2. The basic criteria for the calculation of the values in Table A, for the application of exemptions for practices, are as follows:

(a) the radiological risks to individuals caused by the exempted practice are sufficiently low as to be of no regulatory concern; and

(b) the collective radiological impact of the exempted practice is sufficiently low as to be of no regulatory concern under the prevailing circumstances; and

(c) the exempted practice is inherently without radiological significance, with no appreciable likelihood of scenarios that could lead to a failure to meet the criteria in (a) and (b).

3. Exceptionally, as provided in Article 3, individual Member States may decide that a practice may be exempted where appropriate without further consideration, in accordance with the basic criteria, even if the relevant radionuclides deviate from the values in Table A, provided that the following criteria are met in all feasible circumstances:

(a) the effective dose expected to be incurred by any member of the public due to the exempted practice is of the order of 10 µSv or less in a year;

and

(b) either the collective effective dose committed during one year of performance of the practice is no more than about 1 man × Sv or an assessment of the optimization of protection shows that exemption is the optimum option.

4. For radionuclides not listed in Table A, the competent authority shall assign appropriate values for the quantities and concentrations of activity per unit mass where the need arises. Values thus assigned shall be complementary to those in Table A.

5. The values laid down in Table A apply to the total inventory of radioactive substances held by a person or undertaking as part of a specific practice at any point in time.

6. Nuclides carrying the suffix '+` or 'sec` in Table A represent parent nuclides in equilibrium with their correspondent daughter nuclides as listed in Table B. In this case the values given in Table A refer to the parent nuclide alone, but already take account of the daughter nuclide(s) present.

7. In all other cases of mixtures of more than one nuclide, the requirement for reporting may be waived if the sum of the ratios for each nuclide of the total amount present divided by the value listed in Table A is less than or equal to 1. This summation rule also applies to activity concentrations where the various nuclides concerned are contained in the same matrix.

>TABLE>

>TABLE>

ANNEX II

A. Definitions of terms used in this Annex

Ambient dose equivalent H* (d): the dose equivalent at a point in a radiation field that would be produced by the corresponding expanded and aligned field in the ICRU sphere at a depth, d, on the radius opposing the direction of the aligned field. The special name for the unit of ambient dose equivalent is sievert (Sv).

Directional dose equivalent H' (d, Z): the dose equivalent at a point in a radiation field that would be produced by the corresponding expanded field, in the ICRU sphere at a depth, d, on a radius in a specified direction, Z. The special name for the unit of directional dose equivalent is sievert (Sv).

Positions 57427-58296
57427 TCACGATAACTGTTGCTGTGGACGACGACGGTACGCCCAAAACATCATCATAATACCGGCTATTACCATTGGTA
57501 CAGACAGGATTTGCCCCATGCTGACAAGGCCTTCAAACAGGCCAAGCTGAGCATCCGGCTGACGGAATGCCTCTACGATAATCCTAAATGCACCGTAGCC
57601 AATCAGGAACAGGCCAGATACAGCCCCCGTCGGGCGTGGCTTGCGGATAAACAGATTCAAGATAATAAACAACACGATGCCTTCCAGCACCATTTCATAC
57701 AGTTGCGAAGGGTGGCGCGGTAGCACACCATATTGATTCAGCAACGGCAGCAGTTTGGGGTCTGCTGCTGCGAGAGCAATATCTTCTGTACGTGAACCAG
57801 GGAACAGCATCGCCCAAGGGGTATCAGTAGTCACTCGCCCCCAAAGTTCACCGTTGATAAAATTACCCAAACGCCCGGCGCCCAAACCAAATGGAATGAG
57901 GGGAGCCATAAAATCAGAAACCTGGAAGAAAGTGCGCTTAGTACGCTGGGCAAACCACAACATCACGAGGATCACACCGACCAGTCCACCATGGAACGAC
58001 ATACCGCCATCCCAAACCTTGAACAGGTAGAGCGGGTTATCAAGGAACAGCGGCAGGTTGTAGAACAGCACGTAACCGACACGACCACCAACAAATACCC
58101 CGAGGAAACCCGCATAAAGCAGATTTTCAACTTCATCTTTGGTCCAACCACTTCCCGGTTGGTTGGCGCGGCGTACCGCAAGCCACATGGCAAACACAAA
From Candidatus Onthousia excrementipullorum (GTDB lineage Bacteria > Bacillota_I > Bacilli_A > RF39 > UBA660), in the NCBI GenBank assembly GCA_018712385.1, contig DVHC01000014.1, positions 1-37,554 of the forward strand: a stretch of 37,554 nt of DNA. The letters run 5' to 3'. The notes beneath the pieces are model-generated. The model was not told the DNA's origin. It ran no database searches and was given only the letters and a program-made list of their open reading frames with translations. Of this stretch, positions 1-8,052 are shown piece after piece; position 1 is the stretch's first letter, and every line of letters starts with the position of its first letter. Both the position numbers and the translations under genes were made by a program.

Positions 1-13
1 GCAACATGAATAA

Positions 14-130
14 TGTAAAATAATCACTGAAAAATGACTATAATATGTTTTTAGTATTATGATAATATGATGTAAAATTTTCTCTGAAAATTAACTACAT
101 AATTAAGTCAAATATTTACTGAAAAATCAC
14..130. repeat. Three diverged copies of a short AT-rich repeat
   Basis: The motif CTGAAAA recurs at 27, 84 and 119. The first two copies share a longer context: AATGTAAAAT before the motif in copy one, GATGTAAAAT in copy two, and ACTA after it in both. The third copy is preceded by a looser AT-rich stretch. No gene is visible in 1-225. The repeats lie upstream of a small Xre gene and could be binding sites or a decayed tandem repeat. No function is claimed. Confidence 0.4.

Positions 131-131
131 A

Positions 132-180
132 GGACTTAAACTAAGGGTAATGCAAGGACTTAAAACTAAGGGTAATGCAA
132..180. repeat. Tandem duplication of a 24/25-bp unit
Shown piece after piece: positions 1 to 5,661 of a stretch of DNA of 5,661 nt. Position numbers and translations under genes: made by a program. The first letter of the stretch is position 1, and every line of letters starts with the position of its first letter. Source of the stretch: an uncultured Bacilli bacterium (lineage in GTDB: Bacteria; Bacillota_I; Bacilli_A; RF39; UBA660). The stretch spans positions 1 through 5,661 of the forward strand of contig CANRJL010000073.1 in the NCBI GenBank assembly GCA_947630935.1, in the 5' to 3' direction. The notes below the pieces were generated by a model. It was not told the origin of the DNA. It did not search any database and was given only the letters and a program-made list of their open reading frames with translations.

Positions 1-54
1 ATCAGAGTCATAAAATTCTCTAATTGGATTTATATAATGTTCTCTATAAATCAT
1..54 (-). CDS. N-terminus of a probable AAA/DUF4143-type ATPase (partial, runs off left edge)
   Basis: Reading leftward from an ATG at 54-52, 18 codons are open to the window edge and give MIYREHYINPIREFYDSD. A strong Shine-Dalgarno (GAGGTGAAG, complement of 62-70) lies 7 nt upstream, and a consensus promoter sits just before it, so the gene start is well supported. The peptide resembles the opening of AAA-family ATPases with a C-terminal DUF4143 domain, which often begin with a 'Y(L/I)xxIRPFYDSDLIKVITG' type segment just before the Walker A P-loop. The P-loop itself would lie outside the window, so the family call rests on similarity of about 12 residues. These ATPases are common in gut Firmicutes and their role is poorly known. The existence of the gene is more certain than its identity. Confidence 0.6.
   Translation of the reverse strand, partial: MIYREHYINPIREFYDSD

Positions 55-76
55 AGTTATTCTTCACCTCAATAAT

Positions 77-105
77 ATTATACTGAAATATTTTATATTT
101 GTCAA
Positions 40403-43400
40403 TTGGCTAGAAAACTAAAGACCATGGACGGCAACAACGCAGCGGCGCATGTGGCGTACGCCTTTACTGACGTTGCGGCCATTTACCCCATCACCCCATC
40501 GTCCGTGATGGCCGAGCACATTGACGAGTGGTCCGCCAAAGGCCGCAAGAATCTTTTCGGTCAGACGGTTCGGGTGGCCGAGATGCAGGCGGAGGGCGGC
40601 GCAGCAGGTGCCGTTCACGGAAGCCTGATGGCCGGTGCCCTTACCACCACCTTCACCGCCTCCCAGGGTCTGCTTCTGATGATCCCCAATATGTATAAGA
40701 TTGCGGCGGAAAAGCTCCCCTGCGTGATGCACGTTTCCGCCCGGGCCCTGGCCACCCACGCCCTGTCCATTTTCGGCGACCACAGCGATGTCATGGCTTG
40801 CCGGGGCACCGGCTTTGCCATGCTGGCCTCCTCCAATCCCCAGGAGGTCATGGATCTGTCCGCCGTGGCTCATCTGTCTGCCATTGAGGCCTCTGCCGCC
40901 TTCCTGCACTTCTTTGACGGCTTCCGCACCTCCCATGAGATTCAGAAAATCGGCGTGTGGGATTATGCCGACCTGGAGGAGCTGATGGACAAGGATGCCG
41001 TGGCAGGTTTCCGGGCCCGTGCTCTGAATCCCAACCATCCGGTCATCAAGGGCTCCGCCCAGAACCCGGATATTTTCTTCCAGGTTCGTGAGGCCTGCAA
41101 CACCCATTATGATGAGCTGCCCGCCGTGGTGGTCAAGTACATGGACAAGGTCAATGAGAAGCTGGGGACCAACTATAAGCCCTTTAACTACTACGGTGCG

Expanded and aligned field: a radiation field in which the fluence and its directional and energy distribution are the same as in the expanded field, but the fluence is unidirectional.

Expanded field: a field derived from the actual field, where the fluence and its directional and energy distributions have the same values throughout the volume of interest as in the actual field at the point of reference.

Fluence, Ö: the quotient of dN by da, where dN is the number of particles which enter a sphere of cross-sectional area da:

Ö = >NUM>dN

>DEN>da

Mean quality factor >START OF GRAPHIC>

>END OF GRAPHIC>

: average value of the quality factor at a point in tissue where the absorbed dose is delivered by particles with different L values. It is calculated according to the expression:

>START OF GRAPHIC>

>END OF GRAPHIC>

= >NUM>1/

>DEN"START OF GRAPHIC>

>END OF GRAPHIC>

0∫∞ Q(L)D(L)dL

where D(L)dL is the absorbed dose at 10 mm between linear energy transfer L and L + dL; and Q(L) is the corresponding quality factor at the point of interest. The Q-L relationships are given in C.

Personal dose equivalent, Hp (d): the dose equivalent in soft tissues, at an appropriate depth, d, below a specified point in the body. The special name for the unit of personal dose equivalent is sievert (Sv).

Quality factor (Q): a function of linear energy transfer (L) used to weight absorbed doses at a point in such a way as to take into account the quality of a radiation.

Radiation weighting factor (wR): a dimensionless factor used to weight the tissue or organ absorbed dose. The appropriate (wR) values are given in B.

Tissue or organ absorbed dose (DT): the quotient of the total energy imparted in a tissue or organ and the mass of that tissue or organ.

Tissue weighting factor (wT): a dimensionless factor used to weight the equivalent dose in a tissue or organ (T). The appropriate (wT) values are specified in D.

Unrestricted linear energy transfer (L ∞): a quantity defined as:

L ∞ = >NUM>dE

>DEN>dl

where dE is the mean energy lost by a particle of energy E in traversing a distance dl in water. In this Directive L ∞ is denoted by L.

ICRU sphere: a body introduced by the International Commission on Radiation Units (ICRU) to approximate the human body as regards energy absorption from ionizing radiation; it consists of a 30 cm diameter tissue equivalent sphere with a density of 1 g cm-3 and a mass composition of 76,2 % oxygen, 11,1 % carbon, 10,1 % hydrogen and 2,6 % nitrogen.

B. Values of radiation weighting factor, wR

Values of radiation weighting factor, wR, depend on the type and quality of the external radiation field or on the type and quality of the radiation emitted by an internally deposited radionuclide.